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Flask

  • Place of origin:

    Korea (made)

  • Date:

    1800-1850 (made)

  • Artist/Maker:

    Unknown

  • Materials and Techniques:

    Porcelain, thrown, painted in underglaze blue

  • Credit Line:

    Given by Dr W. M. Tapp

  • Museum number:

    C.83-1930

  • Gallery location:

    Ceramics, Room 137, The Curtain Foundation Gallery, case L, shelf 1

The dragon coiled around this round-bellied bottle has a large, powerful head. Dragons are a popular decorative motif found on Korean ceramic vessels, and indeed on other pictorial and decorative arts. As potent creatures embodying the male, positive 'yang' principle, dragons carried wishes for success and high status. Typically, the dragon is shown among stylised clouds, as he pursues a flaming pearl.

Physical description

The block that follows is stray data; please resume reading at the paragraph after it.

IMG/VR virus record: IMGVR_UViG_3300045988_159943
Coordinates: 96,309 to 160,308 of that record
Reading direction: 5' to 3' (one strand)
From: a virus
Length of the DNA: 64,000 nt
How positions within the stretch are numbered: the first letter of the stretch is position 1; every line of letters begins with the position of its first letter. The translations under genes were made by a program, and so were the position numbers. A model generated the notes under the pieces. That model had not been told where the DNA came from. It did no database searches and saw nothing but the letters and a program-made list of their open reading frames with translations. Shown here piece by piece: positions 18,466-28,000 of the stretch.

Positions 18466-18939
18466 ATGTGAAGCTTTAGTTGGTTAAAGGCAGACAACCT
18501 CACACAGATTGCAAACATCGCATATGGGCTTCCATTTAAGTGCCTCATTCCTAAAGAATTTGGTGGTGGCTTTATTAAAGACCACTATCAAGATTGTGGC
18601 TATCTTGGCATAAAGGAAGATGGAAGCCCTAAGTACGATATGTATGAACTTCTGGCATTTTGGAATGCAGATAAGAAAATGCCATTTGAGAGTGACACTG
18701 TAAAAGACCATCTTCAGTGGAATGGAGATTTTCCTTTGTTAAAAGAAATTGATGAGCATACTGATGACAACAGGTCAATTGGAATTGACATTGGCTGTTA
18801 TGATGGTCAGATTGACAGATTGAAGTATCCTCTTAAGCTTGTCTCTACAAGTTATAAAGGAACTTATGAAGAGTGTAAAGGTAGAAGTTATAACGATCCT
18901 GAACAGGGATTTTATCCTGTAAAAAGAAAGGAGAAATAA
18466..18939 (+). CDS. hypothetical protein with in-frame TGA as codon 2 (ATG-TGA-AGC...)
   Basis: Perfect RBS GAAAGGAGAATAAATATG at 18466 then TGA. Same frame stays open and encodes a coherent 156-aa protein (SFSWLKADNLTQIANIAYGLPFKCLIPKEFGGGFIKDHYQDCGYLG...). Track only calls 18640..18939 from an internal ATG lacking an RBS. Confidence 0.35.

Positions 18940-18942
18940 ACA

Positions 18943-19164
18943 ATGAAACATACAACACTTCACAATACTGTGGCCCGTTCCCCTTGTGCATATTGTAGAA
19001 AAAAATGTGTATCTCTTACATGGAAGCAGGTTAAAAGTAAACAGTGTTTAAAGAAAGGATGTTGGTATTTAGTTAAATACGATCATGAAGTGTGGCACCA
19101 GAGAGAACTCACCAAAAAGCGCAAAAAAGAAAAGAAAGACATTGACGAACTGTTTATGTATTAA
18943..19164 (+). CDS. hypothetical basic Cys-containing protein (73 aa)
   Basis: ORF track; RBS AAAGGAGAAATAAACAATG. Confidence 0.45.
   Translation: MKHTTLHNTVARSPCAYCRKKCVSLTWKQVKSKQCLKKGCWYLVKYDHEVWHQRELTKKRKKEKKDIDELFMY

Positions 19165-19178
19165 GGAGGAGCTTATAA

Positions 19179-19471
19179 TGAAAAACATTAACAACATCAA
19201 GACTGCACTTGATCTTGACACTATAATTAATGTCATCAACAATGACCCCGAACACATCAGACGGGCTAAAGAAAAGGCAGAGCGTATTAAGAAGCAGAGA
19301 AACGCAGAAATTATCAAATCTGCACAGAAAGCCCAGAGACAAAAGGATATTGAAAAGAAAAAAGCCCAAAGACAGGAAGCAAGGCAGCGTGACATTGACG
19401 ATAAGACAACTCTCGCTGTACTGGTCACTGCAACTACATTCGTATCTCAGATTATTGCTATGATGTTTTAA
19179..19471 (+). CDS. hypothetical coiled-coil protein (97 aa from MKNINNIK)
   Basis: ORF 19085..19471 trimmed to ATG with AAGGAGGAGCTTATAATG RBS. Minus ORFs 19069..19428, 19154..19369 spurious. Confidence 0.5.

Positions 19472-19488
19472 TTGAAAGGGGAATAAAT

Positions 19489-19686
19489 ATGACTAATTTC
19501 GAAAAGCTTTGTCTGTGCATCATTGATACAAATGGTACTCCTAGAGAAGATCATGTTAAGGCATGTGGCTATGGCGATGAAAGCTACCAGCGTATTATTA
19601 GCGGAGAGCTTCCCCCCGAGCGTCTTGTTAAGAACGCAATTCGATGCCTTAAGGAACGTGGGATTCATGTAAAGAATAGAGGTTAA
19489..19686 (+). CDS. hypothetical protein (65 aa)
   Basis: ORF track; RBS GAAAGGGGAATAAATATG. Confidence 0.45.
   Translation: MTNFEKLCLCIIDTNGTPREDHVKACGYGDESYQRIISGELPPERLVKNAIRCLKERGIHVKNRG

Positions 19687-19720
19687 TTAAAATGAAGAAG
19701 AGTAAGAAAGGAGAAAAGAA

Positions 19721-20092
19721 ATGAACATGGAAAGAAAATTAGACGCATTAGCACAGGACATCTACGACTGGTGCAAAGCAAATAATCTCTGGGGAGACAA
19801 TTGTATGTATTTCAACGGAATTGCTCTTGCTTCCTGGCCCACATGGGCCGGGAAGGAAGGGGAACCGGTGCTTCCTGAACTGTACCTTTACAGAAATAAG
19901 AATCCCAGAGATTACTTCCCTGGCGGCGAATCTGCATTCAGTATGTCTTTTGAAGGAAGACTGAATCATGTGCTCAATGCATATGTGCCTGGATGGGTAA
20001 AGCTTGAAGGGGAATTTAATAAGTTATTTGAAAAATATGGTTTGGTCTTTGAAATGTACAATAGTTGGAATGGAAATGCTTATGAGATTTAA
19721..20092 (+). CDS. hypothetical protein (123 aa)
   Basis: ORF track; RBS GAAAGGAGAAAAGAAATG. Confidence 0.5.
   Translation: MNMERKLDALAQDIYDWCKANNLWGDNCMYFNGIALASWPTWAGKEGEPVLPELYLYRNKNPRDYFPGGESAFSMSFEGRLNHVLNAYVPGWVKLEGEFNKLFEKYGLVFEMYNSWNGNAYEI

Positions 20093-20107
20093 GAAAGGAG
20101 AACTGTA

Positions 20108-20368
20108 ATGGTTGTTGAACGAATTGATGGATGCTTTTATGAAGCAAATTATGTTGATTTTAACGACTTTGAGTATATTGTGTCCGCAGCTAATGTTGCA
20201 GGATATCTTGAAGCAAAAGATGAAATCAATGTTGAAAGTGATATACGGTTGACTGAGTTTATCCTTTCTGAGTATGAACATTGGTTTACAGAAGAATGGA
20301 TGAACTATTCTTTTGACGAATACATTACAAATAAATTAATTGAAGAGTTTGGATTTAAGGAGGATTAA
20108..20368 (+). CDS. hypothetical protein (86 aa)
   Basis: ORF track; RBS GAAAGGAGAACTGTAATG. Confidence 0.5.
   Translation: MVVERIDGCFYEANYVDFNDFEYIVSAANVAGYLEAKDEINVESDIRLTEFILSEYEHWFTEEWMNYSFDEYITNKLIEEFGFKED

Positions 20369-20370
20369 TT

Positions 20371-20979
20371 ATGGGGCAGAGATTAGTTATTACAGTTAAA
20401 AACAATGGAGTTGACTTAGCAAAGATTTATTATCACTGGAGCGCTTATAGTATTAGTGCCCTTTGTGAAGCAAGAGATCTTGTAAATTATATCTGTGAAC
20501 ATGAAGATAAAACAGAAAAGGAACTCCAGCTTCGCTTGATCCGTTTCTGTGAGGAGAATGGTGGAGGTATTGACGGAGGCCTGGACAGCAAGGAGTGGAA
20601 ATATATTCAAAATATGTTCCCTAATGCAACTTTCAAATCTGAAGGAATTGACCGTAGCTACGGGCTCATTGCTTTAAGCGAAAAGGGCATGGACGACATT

Wine flask of porcelain, bulbous with short narrow neck flaring towards the mouth. Painted with a dragon chasing a flaming pearl among clouds. On the base, the Chinese character meaning 'superior' is incised.

Place of Origin

Korea (made)

Date

1800-1850 (made)

Artist/maker

Unknown

Materials and Techniques

Porcelain, thrown, painted in underglaze blue

Marks and inscriptions

superior
Chinese character, incised on the base

Dimensions

Height: 25.5 cm, Diameter: 15 cm

Descriptive line

Wine flask, porcelain painted in underglaze blue, Korea, Choson dynasty, 1800-1850

Materials

Porcelain; Cobalt oxide

Techniques

Thrown; Painted; Glazed

Subjects depicted

Dragons

Categories

Ceramics; Porcelain; Drinking

Collection

East Asia Collection

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